Dec. 10 (UPI) -- During the last million years of Earth's history, the planet's glaciers have regularly expanded and receded, triggering periods of dramatic climate change.
These glacial-interglacial cycles correspond with increases and decreases in the concentration of carbon dioxide in the atmosphere, but nobody has been able to figure out exactly what drives the pattern.
New research, published Thursday in the journal Science, suggests changes in upwelling patterns in the Southern Ocean have a strong impact on the planet's carbon cycle, perhaps explaining Earth's glacial-interglacial cycles.
Wind-driven upwelling causes the ocean layers to turn-over more rapidly, bringing cold, CO2-rich water from the ocean's depths to the surface, where carbon can escape more readily into the atmosphere. The process also helps bring oxygen and nutrients to the surface, fueling biological activity.
Because the Southern Ocean is connected to all of the planet's other oceans, the Indian, Atlantic and Pacific, its overturning action works to distribute heat, nutrients, salt, oxygen and CO2 throughout.
Increasingly, researchers are becoming aware of the system's sensitivity to changes in wind and its influence on other other climate patterns.
"The cause of the ice ages is one of the great unsolved problems in the geosciences," Daniel Sigman said in a news release.
"Explaining this dominant climate phenomenon will improve our ability to predict future climate change," said Sigman, professor of geological and geophysical sciences at Princeton University.
Researchers in the 1970s revealed atmospheric CO2 levels during the ice ages were 30 percent lower on average than during interglacial periods.
Subsequent studies have suggested excess carbon remained trapped in the deep ocean during the ice ages, but scientists have failed to settle on an explanation for such a pattern.
For the new study, researchers reconstructed a detailed record of chemical changes in the Southern Ocean by analyzing the levels of nitrogen isotopes in the fossilized shells of diatoms -- free-floating surface algae -- trapped in layers of ancient marine sediment.
Diatoms grow in great abundance in Antarctic surface waters, their shells trapping organic compounds as they grow. When diatoms perish and sink to the bottom of the ocean, their shells carry a signature of the unused nitrogen that was available in the ocean at the time of their deaths.
The ancient fossils allowed researchers to compile a history of shifting nitrogen concentrations in the Southern Ocean over the past 150,000 years, spanning two ice ages and two interglacial periods.
Shifts in nitrogen levels revealed important changes in the ocean's upwelling patterns.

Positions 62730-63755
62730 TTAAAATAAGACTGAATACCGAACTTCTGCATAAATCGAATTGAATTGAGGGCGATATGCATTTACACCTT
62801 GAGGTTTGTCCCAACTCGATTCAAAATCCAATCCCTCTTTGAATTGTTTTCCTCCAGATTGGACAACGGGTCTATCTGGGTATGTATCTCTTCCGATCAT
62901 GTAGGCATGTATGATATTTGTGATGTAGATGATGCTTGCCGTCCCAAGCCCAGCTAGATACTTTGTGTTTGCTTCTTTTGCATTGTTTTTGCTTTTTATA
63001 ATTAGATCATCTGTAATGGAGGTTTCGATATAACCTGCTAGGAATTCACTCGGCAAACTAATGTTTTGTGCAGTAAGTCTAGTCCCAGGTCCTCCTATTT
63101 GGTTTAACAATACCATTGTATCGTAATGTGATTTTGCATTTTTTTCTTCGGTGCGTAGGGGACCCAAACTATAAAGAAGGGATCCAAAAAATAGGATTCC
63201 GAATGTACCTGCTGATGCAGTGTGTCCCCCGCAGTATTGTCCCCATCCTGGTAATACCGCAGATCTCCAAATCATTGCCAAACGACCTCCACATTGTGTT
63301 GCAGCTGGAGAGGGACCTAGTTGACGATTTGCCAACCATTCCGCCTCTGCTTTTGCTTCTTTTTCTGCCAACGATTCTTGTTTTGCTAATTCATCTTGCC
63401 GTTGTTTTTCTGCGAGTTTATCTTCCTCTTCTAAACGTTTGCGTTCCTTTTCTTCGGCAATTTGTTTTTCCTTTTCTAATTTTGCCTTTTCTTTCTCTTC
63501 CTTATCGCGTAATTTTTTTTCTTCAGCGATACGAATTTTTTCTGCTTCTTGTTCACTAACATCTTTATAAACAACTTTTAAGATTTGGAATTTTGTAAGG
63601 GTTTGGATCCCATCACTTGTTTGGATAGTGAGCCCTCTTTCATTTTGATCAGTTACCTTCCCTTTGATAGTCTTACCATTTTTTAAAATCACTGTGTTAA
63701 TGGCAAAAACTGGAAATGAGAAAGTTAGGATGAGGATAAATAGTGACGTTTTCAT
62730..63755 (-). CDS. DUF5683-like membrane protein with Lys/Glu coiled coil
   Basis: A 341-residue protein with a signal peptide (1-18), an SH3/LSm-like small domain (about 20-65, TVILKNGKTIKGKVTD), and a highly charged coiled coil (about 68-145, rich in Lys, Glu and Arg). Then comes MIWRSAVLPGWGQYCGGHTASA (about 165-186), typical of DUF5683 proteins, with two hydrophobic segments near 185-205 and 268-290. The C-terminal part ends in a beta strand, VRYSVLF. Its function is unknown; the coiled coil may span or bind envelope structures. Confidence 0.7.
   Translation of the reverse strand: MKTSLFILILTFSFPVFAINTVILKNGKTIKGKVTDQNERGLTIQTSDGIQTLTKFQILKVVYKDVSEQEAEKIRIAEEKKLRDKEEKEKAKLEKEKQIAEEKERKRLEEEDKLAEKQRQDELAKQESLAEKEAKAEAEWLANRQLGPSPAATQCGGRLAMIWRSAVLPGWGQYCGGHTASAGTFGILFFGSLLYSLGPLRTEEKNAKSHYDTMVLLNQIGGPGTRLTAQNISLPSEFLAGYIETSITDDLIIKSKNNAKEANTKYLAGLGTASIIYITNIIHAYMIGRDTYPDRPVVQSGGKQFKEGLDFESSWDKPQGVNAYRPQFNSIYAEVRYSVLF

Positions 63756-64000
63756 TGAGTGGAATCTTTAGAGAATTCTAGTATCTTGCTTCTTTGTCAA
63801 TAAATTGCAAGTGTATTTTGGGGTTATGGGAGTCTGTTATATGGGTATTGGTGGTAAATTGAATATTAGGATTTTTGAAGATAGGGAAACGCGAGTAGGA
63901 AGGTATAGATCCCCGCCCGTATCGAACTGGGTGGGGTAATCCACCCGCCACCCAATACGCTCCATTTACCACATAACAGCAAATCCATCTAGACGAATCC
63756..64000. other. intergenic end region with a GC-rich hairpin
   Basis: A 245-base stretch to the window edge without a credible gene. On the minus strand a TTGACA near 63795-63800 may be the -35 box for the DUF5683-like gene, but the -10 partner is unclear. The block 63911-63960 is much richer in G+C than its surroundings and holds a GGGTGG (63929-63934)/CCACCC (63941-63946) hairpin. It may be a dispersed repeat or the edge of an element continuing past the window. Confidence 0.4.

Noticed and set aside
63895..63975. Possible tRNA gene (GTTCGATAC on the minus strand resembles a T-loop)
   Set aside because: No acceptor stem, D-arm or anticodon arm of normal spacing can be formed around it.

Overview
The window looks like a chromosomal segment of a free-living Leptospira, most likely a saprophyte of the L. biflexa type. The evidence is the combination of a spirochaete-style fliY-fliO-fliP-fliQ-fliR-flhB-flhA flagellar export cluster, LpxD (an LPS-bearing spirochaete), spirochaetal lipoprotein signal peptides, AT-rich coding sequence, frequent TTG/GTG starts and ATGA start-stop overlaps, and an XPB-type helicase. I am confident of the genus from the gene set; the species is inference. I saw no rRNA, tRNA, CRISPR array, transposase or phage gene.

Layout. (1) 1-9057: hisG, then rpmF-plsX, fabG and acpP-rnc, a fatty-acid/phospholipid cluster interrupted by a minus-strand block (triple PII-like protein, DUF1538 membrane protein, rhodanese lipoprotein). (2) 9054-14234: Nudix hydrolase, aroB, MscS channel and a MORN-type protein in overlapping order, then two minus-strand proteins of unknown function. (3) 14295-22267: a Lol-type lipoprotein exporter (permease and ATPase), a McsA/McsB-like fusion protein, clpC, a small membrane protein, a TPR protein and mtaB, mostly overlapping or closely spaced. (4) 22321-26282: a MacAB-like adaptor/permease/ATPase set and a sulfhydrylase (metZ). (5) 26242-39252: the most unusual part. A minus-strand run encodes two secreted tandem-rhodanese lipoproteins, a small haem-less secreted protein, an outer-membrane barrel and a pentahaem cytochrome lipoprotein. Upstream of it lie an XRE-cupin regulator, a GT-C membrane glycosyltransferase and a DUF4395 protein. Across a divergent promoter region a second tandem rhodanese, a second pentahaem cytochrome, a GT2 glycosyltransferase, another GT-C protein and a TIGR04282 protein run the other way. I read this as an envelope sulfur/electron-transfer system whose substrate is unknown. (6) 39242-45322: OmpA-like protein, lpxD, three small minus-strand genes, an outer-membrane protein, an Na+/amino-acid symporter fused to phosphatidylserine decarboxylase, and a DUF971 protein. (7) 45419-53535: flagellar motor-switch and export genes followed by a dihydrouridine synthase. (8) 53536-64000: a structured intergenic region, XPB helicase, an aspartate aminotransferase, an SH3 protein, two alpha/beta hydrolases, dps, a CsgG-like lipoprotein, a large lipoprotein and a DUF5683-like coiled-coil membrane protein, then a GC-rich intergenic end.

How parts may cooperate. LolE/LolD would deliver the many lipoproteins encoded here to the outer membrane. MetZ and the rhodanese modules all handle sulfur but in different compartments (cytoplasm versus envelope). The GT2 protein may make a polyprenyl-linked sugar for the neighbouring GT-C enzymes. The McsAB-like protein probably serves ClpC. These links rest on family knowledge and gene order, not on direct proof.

"Deep water has high concentrations of the nitrogen that algae rely on," said study first author Ellen Ai.
"The more upwelling that occurs in the Antarctic, the higher the nitrogen concentration in the surface water. So our results also allowed us to reconstruct Antarctic upwelling changes," said Ai, a Princeton graduate student.
By comparing the geochemical signatures of ocean temperature changes found in the sediment cores to change signatures trapped in Antarctic ice cores, researchers were able to precisely date the sediment layers from which the diatom fossils were derived.
"This allowed us to connect many features in the diatom nitrogen record to coincident climate and ocean changes from across the globe," said co-author Alfredo Martínez-García.
"In particular, we are now able to pin down the timing of upwelling decline, when climate starts to cool, as well as to connect upwelling changes in the Antarctic with the fast climate oscillations during ice ages," said Martínez-García, a researcher at the Max Planck Institute for Chemistry in Germany.
The combination of precisely calibrated timelines -- for both ocean chemical and climate changes -- allowed scientists to link wind pattern shifts with changes in the Southern Ocean's upwelling pattern, changes that altered the planet's carbon cycle.
"Our findings show that upwelling-driven atmospheric CO2 change was central to the cycles, but not always in the way that many of us had assumed," said Daniel Sigman, study co-author and Princeton professor. "For example, rather than accelerating the descent into the ice ages, Antarctic upwelling caused CO2 changes that prolonged the warmest climates."
Researchers expect their findings to improve models designed to anticipate global warming's impact on the Southern Ocean and Antarctic climate.
"The new findings suggest that the atmosphere and ocean around Antarctica will change greatly in the coming century," said Ai. "However, because the CO2 from fossil fuel burning is unique to the current times, more work is needed to understand how Antarctic Ocean changes will affect the rate at which the ocean absorbs this CO2."